In 1964 Riverside Speedway, a 1/4 mile banked oval track, opened up in Groveton. In late 2014 Riverside Speedway was purchased and underwent a name change. Over the next few years the track is planned to undergo many changes to the outdated venue, including a go-kart track paved in the infield. It features weekly racing series and is a popular venue in local auto racing.

The Early Show

Groveton was featured on The Early Show on January 5, 2012. It was a story on the mill and featured Karen Brown of The Early Show and Roger Caron.


Groveton is located in the northern part of the town of Northumberland in western Coos County at (44.600868, -71.513525).[3] It lies on the northwest side of the Upper Ammonoosuc River about a mile east of the river's mouth at the Connecticut River, which forms the New Hampshire/Vermont border.

U.S. Route 3 passes through Groveton, leading north 26 miles (42 km) to Colebrook and south 10 miles (16 km) to Lancaster, the Coos County seat. New Hampshire Route 110 branches east from US 3 on the south edge of Groveton and leads east then southeast 26 miles (42 km) to Berlin.

According to the United States Census Bureau, the Groveton CDP has a total area of 2.15 square miles (5.57 km2), of which 2.06 square miles (5.33 km2) is land and 0.089 square miles (0.23 km2), or 4.16%, is water.


As of the census[4] of 2000, there were 1,197 people, 514 households, and 323 families residing in the CDP. The population density was 550.6 people per square mile (213.0/km²). There were 558 housing units at an average density of 256.7 per square mile (99.3/km²). The racial makeup of the CDP was 98.75% White, 0.17% Native American, 0.25% Asian, and 0.84% from two or more races. Hispanic or Latino of any race were 0.33% of the population.

There were 514 households out of which 30.7% had children under the age of 18 living with them, 45.9% were married couples living together, 12.1% had a female householder with no husband present, and 37.0% were non-families. 32.3% of all households were made up of individuals and 18.7% had someone living alone who was 65 years of age or older. The average household size was 2.33 and the average family size was 2.90.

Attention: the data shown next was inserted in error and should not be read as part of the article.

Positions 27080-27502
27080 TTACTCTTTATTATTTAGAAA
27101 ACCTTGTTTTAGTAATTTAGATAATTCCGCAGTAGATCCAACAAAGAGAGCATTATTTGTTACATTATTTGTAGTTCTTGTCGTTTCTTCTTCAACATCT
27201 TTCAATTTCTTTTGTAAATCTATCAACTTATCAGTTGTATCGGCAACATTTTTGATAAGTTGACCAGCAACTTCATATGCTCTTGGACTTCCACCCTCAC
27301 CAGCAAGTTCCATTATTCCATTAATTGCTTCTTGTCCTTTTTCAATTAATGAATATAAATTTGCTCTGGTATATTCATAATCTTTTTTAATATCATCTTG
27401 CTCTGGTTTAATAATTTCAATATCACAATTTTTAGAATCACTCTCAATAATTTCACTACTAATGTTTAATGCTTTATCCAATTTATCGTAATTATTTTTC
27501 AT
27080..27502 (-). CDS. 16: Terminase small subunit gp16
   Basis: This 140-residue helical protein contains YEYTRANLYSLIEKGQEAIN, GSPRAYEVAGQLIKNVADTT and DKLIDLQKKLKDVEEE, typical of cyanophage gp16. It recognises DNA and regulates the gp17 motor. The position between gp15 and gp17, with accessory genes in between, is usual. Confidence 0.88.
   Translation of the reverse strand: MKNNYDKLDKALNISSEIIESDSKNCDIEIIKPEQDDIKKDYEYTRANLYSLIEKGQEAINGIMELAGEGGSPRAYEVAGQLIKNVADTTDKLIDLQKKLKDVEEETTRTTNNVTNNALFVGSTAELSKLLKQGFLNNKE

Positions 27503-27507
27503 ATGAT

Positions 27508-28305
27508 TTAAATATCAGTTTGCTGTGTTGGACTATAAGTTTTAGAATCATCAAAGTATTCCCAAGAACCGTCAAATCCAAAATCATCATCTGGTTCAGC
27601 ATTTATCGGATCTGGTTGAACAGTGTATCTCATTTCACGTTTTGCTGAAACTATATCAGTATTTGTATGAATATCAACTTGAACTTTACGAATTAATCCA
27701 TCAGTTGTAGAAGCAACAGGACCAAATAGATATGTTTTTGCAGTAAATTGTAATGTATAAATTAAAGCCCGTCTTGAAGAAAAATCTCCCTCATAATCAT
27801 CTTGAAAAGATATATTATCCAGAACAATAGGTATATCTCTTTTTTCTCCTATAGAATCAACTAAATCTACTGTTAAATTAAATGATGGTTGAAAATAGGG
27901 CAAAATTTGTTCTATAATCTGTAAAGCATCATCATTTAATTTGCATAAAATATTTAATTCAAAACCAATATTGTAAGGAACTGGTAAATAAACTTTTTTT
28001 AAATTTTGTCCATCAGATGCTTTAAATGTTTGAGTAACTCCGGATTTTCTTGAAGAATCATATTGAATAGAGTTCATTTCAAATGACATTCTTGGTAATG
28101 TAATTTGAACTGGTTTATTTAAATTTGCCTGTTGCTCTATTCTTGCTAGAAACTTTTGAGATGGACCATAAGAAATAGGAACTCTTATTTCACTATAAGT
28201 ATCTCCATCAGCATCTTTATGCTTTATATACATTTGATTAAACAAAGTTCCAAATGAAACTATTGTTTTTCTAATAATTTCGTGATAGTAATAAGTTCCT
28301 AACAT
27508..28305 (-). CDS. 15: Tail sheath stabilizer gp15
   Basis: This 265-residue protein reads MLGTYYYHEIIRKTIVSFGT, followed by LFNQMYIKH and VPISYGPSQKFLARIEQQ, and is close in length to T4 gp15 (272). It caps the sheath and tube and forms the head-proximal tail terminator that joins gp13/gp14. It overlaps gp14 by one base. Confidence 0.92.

In the CDP the population was spread out with 25.0% under the age of 18, 6.9% from 18 to 24, 27.3% from 25 to 44, 21.4% from 45 to 64, and 19.5% who were 65 years of age or older. The median age was 39 years. For every 100 females there were 91.2 males. For every 100 females age 18 and over, there were 85.9 males.

The median income for a household in the CDP was $26,801, and the median income for a family was $30,938. Males had a median income of $29,028 versus $18,828 for females. The per capita income for the CDP was $13,516. About 11.7% of families and 14.5% of the population were below the poverty line, including 17.7% of those under age 18 and 13.0% of those age 65 or over.


Groveton High School, located on State Street (US 3) at the north end of town, serves Groveton and the towns of Northumberland, Stark, and Stratford.

Notable people


  1. ^ United States Census Bureau, American FactFinder, 2010 Census figures. Retrieved March 23, 2011.
  2. ^ Chris Jensen (January 17, 2012). "As Purchase Falls Through, Groveton Paper Plant Eyed for Demolition". New Hampshire Public Radio. Retrieved April 3, 2012. 
  3. ^ "US Gazetteer files: 2010, 2000, and 1990".  
  4. ^ "American FactFinder".  
  5. ^ CUMMINGS, Fred Nelson, (1864 - 1952)

External links

  • Groveton High School